A novel intravertebral tumor model in rabbits

Eric Amundson, Gustavo Pradilla, Priscilla Brastianos, Carlos Bagley, Lee H. Riley, Ira M. Garonzik, Edward McCarthy, Jean Paul Wolinsky, Ziya L. Gokaslan

Research output: Contribution to journalArticle

15 Citations (Scopus)

Abstract

OBJECTIVE: Although the majority of human epidural spinal metastases originate in the vertebral body, current animal models of spinal epidural tumors are limited to extraosseous tumor placement. We investigated the onset of paraparesis, radiographic changes (magnetic resonance imaging [MRI] and computed tomographic [CT] scans), and histopathological findings after intraosseous injection of VX2 carcinoma cells into the lower thoracic vertebrae of rabbits. METHODS: New Zealand white rabbits (n = 23) were injected with a 15-μl suspension containing 300,000 VX2 carcinoma cells in the lowest thoracic vertebral body. Lower extremity motor function was assessed daily. For the first 3 animals, MRI scans (T2-weighted and T1-weighted ± gadolinium) were acquired at postoperative day (POD) 14 and at the onset of paraparesis. Noncontrast CT scans were obtained on POD 7 and at the time of paraparesis. At the onset of paraparesis, the animals ware killed and the spines were dissected. After demineralization, hematoxylin and eosin cross sections were obtained. RESULTS: Before the onset of paraparesis, the CT and MRI scans revealed no gross tumor. At the onset of paraparesis, CT scans demonstrated an osteolytic tumor centered at the junction of the left pedicle and vertebral body, and MRI scans demonstrated epidural tumor arising from the body and compressing the spinal cord. Histopathological examination confirmed carcinoma arising from the body and extending into the canal, with widespread osteolytic activity. By POD 28, 72% of the animals had become paraparetic, and by the termination of the experiment on POD 120, 89% had become paraparetic. CONCLUSION: We established a novel intraosseous intravertebral tumor model in rabbits and characterized it with respect to onset of paraparesis, imaging features, and histopathological findings.

Original languageEnglish (US)
Pages (from-to)341-346
Number of pages6
JournalNeurosurgery
Volume57
Issue number2
DOIs
StatePublished - Aug 1 2005

Fingerprint

Paraparesis
Rabbits
Epidural Neoplasms
Neoplasms
Magnetic Resonance Imaging
Carcinoma
Thoracic Vertebrae
Gadolinium
Hematoxylin
Eosine Yellowish-(YS)
Lower Extremity
Spinal Cord
Suspensions
Spine
Thorax
Animal Models
Neoplasm Metastasis
Injections

Keywords

  • Animal model
  • Metastases
  • Rabbit
  • Spinal
  • VX2

ASJC Scopus subject areas

  • Clinical Neurology
  • Surgery

Cite this

Amundson, E., Pradilla, G., Brastianos, P., Bagley, C., Riley, L. H., Garonzik, I. M., ... Gokaslan, Z. L. (2005). A novel intravertebral tumor model in rabbits. Neurosurgery, 57(2), 341-346. https://doi.org/10.1227/01.NEU.0000166683.67906.B7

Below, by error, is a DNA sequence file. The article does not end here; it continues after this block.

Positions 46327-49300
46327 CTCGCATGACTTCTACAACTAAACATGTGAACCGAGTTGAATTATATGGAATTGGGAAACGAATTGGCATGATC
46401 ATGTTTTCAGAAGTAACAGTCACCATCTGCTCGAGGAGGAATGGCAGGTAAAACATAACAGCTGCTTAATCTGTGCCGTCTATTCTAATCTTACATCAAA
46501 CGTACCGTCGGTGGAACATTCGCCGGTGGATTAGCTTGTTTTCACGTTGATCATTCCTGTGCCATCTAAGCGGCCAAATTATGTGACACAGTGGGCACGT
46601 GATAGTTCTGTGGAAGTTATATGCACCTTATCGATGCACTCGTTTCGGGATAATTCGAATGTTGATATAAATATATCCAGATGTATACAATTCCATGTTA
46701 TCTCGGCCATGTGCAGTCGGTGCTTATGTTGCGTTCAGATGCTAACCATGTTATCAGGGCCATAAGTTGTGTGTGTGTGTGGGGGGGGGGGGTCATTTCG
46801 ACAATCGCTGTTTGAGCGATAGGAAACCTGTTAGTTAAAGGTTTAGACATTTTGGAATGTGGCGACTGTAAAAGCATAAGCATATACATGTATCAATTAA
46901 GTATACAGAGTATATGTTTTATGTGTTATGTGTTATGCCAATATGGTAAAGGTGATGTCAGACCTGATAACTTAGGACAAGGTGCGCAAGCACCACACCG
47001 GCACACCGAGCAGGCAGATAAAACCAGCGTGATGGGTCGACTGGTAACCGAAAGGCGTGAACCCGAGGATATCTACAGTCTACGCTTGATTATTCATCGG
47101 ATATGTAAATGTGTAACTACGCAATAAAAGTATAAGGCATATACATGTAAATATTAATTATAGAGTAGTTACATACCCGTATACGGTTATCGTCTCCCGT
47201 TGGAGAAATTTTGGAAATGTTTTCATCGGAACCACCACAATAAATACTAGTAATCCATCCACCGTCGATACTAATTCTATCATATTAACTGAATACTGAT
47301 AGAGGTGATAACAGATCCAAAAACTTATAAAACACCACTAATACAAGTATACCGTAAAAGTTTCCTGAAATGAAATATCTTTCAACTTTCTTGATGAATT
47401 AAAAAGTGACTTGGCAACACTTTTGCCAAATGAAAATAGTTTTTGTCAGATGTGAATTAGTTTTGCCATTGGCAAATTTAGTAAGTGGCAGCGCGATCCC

A novel intravertebral tumor model in rabbits. / Amundson, Eric; Pradilla, Gustavo; Brastianos, Priscilla; Bagley, Carlos; Riley, Lee H.; Garonzik, Ira M.; McCarthy, Edward; Wolinsky, Jean Paul; Gokaslan, Ziya L.

In: Neurosurgery, Vol. 57, No. 2, 01.08.2005, p. 341-346.

Research output: Contribution to journalArticle

Amundson, E, Pradilla, G, Brastianos, P, Bagley, C, Riley, LH, Garonzik, IM, McCarthy, E, Wolinsky, JP & Gokaslan, ZL 2005, 'A novel intravertebral tumor model in rabbits', Neurosurgery, vol. 57, no. 2, pp. 341-346. https://doi.org/10.1227/01.NEU.0000166683.67906.B7
Amundson E, Pradilla G, Brastianos P, Bagley C, Riley LH, Garonzik IM et al. A novel intravertebral tumor model in rabbits. Neurosurgery. 2005 Aug 1;57(2):341-346. https://doi.org/10.1227/01.NEU.0000166683.67906.B7
Amundson, Eric ; Pradilla, Gustavo ; Brastianos, Priscilla ; Bagley, Carlos ; Riley, Lee H. ; Garonzik, Ira M. ; McCarthy, Edward ; Wolinsky, Jean Paul ; Gokaslan, Ziya L. / A novel intravertebral tumor model in rabbits. In: Neurosurgery. 2005 ; Vol. 57, No. 2. pp. 341-346.
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abstract = "OBJECTIVE: Although the majority of human epidural spinal metastases originate in the vertebral body, current animal models of spinal epidural tumors are limited to extraosseous tumor placement. We investigated the onset of paraparesis, radiographic changes (magnetic resonance imaging [MRI] and computed tomographic [CT] scans), and histopathological findings after intraosseous injection of VX2 carcinoma cells into the lower thoracic vertebrae of rabbits. METHODS: New Zealand white rabbits (n = 23) were injected with a 15-μl suspension containing 300,000 VX2 carcinoma cells in the lowest thoracic vertebral body. Lower extremity motor function was assessed daily. For the first 3 animals, MRI scans (T2-weighted and T1-weighted ± gadolinium) were acquired at postoperative day (POD) 14 and at the onset of paraparesis. Noncontrast CT scans were obtained on POD 7 and at the time of paraparesis. At the onset of paraparesis, the animals ware killed and the spines were dissected. After demineralization, hematoxylin and eosin cross sections were obtained. RESULTS: Before the onset of paraparesis, the CT and MRI scans revealed no gross tumor. At the onset of paraparesis, CT scans demonstrated an osteolytic tumor centered at the junction of the left pedicle and vertebral body, and MRI scans demonstrated epidural tumor arising from the body and compressing the spinal cord. Histopathological examination confirmed carcinoma arising from the body and extending into the canal, with widespread osteolytic activity. By POD 28, 72{\%} of the animals had become paraparetic, and by the termination of the experiment on POD 120, 89{\%} had become paraparetic. CONCLUSION: We established a novel intraosseous intravertebral tumor model in rabbits and characterized it with respect to onset of paraparesis, imaging features, and histopathological findings.",
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